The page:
I believe other sibs got what they got from somewhere else – not in the will.
Jolyon, first of all congratulations on an excellent blog. I don’t always agree with everything you say but it is always interesting and thought provoking. Also the debate BTL seems to be conducted in a courteous manner, which isn’t always the case.
I think the Cameron example illustrates that one man’s legitimate tax planning is another man’s unacceptable tax avoidance. As a tax practitioner myself, I would be comfortable with something like this and would consider it to be pretty mainstream advice that a client would expect to be offered.
On the other hand, I wouldn’t touch any of the packaged avoidance schemes with a barge-pole and actively dissuade my clients from entering into them (partly on ethical grounds but also on the grounds of risk – to myself and the client).
To my mind what differentiates acceptable tax mitigation from unacceptable avoidance is the degree of artificiality involved. Yes, you could argue (as you have), that there was a degree of artificiality in this arrangement but it seems to boil down to IC choosing to leave £300K in his will rather than £500K. I would suggest that this isn’t in the same league as setting up networks of offshore companies that have no apparent commercial purpose or generating artificial “losses” from, to all intents and purposes, fictitious trades or transactions. Some of these schemes seem to me to border on the criminal.
Quite often, tax “planning” or “mitigation” really is just exercising a choice – e.g. do I take a salary or dividends?, do I buy this expensive machine this year or next to maximise capital allowances?
There surely must be some leeway to do this otherwise we may as well just say that everybody is under a duty to pay as much tax as possible.
I would be interested to know how you approach this whole question in your professional life as a tax QC and how you balance your duty to your client with your own ethical stance. If, for instance, Cameron snr. had come to you suggesting the above and asking if it would be effective for IHT purposes (and you felt it would but had misgivings about the propriety of it) what would you have advised? (This is a genuine question btw, not an attempt to have a dig at you!)
In haste my moral involvement tackled here https://waitingfortax.com/2015/05/01/tax-avoidance-and-me/
Thanks, I hadn’t got that far back in the archive!
Didn’t the other children acquire the Cameron family’s UK property interests? Not in 2010 under Ian Cemron’s will, perhaps, but in the seven years before his death. http://www.telegraph.co.uk/news/politics/david-cameron/9218119/David-Camerons-inherited-family-wealth-based-in-foreign-tax-havens.html
If so, the value of the estate overall would have been above the nil rate threshold.
That said, Ian Cameron leaving assets to his wife, and then she taking an independent decision to make a gift to her children, would clearly mean less inheritance tax being payable overall (assuming she survives for seven years).
Whether or not that is avoidance, and whether or not it is acceptable, is left as an exercise for the reader.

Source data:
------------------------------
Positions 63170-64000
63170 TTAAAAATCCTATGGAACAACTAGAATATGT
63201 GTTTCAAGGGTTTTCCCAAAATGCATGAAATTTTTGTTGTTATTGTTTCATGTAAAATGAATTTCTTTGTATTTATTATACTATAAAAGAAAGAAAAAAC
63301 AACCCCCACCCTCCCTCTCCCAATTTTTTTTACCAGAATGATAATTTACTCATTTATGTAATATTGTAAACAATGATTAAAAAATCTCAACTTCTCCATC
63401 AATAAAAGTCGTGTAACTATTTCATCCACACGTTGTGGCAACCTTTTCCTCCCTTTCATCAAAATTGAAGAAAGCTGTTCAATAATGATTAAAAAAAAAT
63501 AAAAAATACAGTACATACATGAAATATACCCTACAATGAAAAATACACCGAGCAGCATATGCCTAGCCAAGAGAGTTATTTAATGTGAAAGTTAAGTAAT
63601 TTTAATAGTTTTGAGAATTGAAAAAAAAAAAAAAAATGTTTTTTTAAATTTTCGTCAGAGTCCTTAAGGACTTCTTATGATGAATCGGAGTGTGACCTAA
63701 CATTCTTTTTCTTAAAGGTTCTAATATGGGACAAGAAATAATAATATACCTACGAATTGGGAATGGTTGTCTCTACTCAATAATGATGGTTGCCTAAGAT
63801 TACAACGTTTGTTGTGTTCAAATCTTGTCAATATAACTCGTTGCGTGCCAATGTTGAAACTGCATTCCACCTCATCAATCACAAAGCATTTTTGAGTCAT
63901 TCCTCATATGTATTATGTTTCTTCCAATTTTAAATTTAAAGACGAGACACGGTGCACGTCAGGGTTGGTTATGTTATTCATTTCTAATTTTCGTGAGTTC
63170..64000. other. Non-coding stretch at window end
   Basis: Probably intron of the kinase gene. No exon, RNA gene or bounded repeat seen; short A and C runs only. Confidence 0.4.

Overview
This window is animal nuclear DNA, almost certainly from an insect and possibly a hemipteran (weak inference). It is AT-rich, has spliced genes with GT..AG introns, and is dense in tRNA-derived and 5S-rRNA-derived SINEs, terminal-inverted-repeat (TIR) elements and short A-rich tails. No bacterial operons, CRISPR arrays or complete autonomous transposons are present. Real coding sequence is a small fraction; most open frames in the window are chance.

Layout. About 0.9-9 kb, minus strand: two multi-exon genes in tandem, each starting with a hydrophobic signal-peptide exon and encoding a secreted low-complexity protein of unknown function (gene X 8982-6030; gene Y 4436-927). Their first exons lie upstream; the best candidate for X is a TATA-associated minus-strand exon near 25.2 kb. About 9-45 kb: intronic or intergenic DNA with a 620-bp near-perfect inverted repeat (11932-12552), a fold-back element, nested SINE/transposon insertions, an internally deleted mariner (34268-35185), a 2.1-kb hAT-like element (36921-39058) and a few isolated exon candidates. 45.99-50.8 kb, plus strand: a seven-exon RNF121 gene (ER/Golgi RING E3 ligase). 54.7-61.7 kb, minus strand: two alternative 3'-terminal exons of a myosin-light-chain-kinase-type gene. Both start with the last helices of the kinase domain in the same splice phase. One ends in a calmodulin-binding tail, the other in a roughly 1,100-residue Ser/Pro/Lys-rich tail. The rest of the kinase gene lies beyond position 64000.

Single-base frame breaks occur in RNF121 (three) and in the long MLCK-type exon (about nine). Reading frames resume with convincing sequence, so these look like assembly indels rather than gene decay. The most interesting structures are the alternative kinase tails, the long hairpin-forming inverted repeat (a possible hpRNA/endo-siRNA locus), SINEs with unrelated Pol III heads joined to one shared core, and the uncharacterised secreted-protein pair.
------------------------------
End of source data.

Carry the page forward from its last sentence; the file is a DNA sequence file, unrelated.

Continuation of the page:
Personally, I can’t see what all the fuss is about. Parliament has deliberately legislated for PETs and the like.
The rationale for PETS and the like is to incentivise wealth holders to put their otherwise ossified wealth into circulation so that the young and the general economy benefits. Otherwise wealth remains inactive to no one’s advantage, until the grim reaper visits the wealth holder.
What the government is effectively saying to wealth holders via PETs is “spread your wealth about a bit and we will give you a tax break”. This seems to me to be sound policy. It is not obvious that wealth holders responding to this incentive are “tax avoiders”, even if they make calculations to divvy up their estate so their kids inherit equal amounts. Policies presume tax payers are rational, after all, (or at least policies should presume that).
On another point, would not an Accessions tax overcome many of the problems arising from the current IHT regime which taxes estates? Computing inheritance tax liabilties according to the recipients’ circumstances, rather than on the value of the bequeathed estate, would further incentive downward transmission of wealth. This should be more equitable and guarantee socially desirable outcomes.
I hope Labour’s review of the UK’s tax system will at least consider this option.
You’re getting a bit too close to “Evil Tory = tax avoidance”, Jolyon. Calm down, dear!
I think the mother got the life interest in the house, and when she dies, it goes to the daughters: http://www.theguardian.com/politics/interactive/2012/apr/20/ian-cameron-will. Which means that there’s no immediate IHT hit on the value of the house, due to the spousal exemption. It appears that the daughters were already given an interest in the house (“when added to their existing beneficial interests in the Property”). That Ian Cameron thought about minimising inheritance tax is no big surprise.
1. To say that this is tax avoidance is pushing the definition too far. The counterfactual for me is David Cameron and his mother entering into a tax-inefficient deed of variation (oh yes!) to increase his inheritance rather than assuming the deceased Ian Cameron had done so. But to say that not deliberately taking that higher-tax route means that making the PET as clearly envisaged under IHTA (which could well be unsuccessful) can meaningfully be regarded as tax avoidance doesn’t really help us in the debate. It’s tax planning, no more.